9 Die After Black Hawk Helicopters Crash

Blackhawk Helicopter | Image by VanderWolf Images/Shutterstock

10:30 a.m.

The helicopters crashed in an open field across from a residential area in Cadiz, Kentucky, WSMV-TV reported.

No additional casualties were reported beyond those on the helicopters.

10:27 a.m.

Army Secretary Christine Wormuth commented on the crash during a U.S. Senate Armed Services Committee Hearing on Thursday morning.

“It’s a heavy day for the Army,” she said. “Thank you for your comments and thoughts and prayers for the families of our soldiers who were killed in the crash. Our hearts go out to them.”

Senate Minority Leader Mitch McConnell (R-KY) released a statement on Twitter.

“I am devastated to learn about the Army helicopter accident over Kentucky involving our brave 101st Airborne. My team is in contact with the Army and authorities on the ground. Please pray for our servicemembers and their families as we learn more.”

10 a.m.

Brig. Gen. John Lubas, the deputy commander for operations at Fort Campbell, Kentucky, said a safety team from Fort Rucker, Alabama, will examine the crash scene.

“This is a tragic loss for our families,” Lubus said. “Our number one priority is caring for the families and soldiers in our combat aviation brigade.”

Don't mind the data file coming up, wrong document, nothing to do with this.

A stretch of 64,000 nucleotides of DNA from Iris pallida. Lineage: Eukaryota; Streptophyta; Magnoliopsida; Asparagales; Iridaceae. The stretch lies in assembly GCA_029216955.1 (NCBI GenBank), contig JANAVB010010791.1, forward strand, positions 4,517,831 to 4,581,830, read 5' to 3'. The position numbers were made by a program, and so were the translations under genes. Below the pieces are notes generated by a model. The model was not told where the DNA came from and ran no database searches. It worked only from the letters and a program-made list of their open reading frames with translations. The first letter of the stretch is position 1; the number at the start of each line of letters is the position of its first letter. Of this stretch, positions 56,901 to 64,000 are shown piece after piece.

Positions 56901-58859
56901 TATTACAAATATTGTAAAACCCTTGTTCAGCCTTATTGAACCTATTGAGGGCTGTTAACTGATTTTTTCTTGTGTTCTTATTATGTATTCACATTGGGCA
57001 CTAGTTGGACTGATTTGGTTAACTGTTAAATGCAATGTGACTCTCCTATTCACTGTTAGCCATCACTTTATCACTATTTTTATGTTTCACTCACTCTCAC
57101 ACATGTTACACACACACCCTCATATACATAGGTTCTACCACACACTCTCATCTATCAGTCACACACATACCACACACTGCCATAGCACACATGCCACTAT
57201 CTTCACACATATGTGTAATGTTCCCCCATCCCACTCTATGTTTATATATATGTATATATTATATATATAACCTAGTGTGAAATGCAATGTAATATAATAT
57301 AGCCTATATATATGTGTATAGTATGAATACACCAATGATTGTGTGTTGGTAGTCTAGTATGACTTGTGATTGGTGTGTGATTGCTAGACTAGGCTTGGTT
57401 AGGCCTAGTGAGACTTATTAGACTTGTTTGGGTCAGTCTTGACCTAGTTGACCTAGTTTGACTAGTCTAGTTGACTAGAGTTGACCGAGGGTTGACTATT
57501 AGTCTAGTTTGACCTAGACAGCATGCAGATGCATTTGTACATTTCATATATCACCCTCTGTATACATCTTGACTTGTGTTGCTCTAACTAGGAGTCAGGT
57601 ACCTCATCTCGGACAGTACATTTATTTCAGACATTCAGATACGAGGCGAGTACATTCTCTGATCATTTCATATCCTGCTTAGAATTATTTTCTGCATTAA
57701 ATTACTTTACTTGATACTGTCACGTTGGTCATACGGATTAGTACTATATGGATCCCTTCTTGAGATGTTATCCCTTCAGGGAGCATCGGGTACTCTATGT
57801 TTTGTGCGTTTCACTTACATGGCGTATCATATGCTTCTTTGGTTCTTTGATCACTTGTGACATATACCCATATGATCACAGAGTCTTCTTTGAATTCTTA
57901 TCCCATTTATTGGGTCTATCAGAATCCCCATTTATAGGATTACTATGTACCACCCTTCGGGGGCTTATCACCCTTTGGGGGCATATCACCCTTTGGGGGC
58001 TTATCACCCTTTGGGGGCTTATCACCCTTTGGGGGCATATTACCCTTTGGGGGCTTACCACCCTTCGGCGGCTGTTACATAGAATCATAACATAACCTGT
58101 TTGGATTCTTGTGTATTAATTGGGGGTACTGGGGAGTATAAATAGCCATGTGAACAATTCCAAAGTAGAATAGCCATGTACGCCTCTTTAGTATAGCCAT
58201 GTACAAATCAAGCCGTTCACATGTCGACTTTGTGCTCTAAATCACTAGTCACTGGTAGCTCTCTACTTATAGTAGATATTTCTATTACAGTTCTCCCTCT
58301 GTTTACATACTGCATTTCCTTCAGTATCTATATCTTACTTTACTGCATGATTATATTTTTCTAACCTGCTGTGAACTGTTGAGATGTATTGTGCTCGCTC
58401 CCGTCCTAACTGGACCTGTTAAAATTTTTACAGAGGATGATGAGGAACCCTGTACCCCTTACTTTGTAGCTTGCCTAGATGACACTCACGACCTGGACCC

9:15 a.m.

Nine soldiers were killed Wednesday night when two Black Hawk helicopters crashed in southwestern Kentucky, the U.S. Army reported Thursday morning.

The crash happened at 10 p.m. Wednesday on a routine training missing in Trigg County, Kentucky, the Army said.

The troops were from the 101st Airborne Division in Fort Campbell, Kentucky. One helicopter was carrying five; the other four.

“The command is currently focused on caring for the service members and their families. More information will be released as it becomes available,” a Twitter post from the Army at 2 a.m. said.

Kentucky Gov. Andy Beshear commented on the tragedy at a Thursday morning news conference, saying, “Today is a tough day for Kentucky, for Fort Campbell.”

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